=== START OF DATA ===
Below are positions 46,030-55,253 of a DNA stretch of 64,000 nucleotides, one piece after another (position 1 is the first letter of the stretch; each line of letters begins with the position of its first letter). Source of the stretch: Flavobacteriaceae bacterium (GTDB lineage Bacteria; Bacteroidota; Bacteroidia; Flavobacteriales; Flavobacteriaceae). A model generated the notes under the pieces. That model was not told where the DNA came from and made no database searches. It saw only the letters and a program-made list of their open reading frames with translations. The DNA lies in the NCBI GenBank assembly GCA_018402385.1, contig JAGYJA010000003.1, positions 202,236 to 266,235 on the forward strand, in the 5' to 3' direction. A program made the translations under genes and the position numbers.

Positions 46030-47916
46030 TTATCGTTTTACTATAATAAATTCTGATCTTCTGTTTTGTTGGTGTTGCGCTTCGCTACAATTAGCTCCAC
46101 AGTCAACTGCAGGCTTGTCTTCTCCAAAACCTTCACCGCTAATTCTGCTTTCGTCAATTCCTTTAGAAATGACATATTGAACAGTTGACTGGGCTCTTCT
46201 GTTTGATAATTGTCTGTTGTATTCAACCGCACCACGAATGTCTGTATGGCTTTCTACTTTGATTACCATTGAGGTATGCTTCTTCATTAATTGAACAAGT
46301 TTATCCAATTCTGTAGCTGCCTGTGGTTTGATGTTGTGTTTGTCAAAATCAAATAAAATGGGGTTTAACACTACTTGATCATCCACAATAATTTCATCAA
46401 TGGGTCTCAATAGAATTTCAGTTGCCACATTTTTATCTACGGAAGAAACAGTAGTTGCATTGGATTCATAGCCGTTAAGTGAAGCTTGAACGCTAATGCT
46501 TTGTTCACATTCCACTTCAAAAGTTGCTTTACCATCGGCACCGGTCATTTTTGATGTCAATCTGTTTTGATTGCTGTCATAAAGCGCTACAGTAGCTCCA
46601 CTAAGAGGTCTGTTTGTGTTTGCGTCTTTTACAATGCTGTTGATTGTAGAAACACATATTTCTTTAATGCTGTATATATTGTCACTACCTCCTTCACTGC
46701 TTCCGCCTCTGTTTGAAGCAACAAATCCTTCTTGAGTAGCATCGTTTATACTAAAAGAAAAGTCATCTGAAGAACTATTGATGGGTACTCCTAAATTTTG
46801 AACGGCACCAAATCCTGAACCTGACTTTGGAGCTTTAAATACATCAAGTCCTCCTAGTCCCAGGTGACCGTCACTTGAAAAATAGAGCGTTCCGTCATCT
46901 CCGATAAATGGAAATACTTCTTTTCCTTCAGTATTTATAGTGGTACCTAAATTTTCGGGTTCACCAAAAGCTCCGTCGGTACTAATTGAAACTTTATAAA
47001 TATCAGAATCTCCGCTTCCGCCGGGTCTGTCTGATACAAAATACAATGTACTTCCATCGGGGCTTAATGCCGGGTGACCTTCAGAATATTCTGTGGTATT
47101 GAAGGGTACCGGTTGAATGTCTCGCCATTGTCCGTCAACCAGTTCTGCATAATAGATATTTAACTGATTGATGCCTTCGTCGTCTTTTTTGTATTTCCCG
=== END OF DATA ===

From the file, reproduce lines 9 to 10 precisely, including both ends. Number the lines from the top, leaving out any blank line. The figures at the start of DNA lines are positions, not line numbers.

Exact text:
46601 CTAAGAGGTCTGTTTGTGTTTGCGTCTTTTACAATGCTGTTGATTGTAGAAACACATATTTCTTTAATGCTGTATATATTGTCACTACCTCCTTCACTGC
46701 TTCCGCCTCTGTTTGAAGCAACAAATCCTTCTTGAGTAGCATCGTTTATACTAAAAGAAAAGTCATCTGAAGAACTATTGATGGGTACTCCTAAATTTTG